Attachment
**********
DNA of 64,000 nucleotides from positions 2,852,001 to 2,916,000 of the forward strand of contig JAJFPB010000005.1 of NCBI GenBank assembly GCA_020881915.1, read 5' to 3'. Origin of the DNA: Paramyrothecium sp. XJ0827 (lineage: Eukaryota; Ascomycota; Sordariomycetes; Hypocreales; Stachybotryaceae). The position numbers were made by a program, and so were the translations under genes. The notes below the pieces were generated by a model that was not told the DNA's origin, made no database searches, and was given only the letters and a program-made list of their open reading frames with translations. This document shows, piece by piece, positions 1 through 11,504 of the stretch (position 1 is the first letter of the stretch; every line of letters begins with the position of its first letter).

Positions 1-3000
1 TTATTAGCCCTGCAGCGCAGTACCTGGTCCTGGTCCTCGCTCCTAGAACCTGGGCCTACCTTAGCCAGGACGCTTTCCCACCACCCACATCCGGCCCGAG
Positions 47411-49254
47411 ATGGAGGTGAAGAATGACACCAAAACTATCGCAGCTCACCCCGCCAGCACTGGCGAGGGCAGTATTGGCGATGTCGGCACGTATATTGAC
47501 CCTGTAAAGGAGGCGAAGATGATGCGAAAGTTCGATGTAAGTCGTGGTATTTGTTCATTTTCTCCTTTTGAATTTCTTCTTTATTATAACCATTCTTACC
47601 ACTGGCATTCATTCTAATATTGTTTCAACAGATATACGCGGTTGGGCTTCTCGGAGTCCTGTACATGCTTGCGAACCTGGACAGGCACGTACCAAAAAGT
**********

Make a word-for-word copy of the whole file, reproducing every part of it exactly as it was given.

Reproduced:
DNA of 64,000 nucleotides from positions 2,852,001 to 2,916,000 of the forward strand of contig JAJFPB010000005.1 of NCBI GenBank assembly GCA_020881915.1, read 5' to 3'. Origin of the DNA: Paramyrothecium sp. XJ0827 (lineage: Eukaryota; Ascomycota; Sordariomycetes; Hypocreales; Stachybotryaceae). The position numbers were made by a program, and so were the translations under genes. The notes below the pieces were generated by a model that was not told the DNA's origin, made no database searches, and was given only the letters and a program-made list of their open reading frames with translations. This document shows, piece by piece, positions 1 through 11,504 of the stretch (position 1 is the first letter of the stretch; every line of letters begins with the position of its first letter).

Positions 1-3000
1 TTATTAGCCCTGCAGCGCAGTACCTGGTCCTGGTCCTCGCTCCTAGAACCTGGGCCTACCTTAGCCAGGACGCTTTCCCACCACCCACATCCGGCCCGAG
Positions 47411-49254
47411 ATGGAGGTGAAGAATGACACCAAAACTATCGCAGCTCACCCCGCCAGCACTGGCGAGGGCAGTATTGGCGATGTCGGCACGTATATTGAC
47501 CCTGTAAAGGAGGCGAAGATGATGCGAAAGTTCGATGTAAGTCGTGGTATTTGTTCATTTTCTCCTTTTGAATTTCTTCTTTATTATAACCATTCTTACC
47601 ACTGGCATTCATTCTAATATTGTTTCAACAGATATACGCGGTTGGGCTTCTCGGAGTCCTGTACATGCTTGCGAACCTGGACAGGCACGTACCAAAAAGT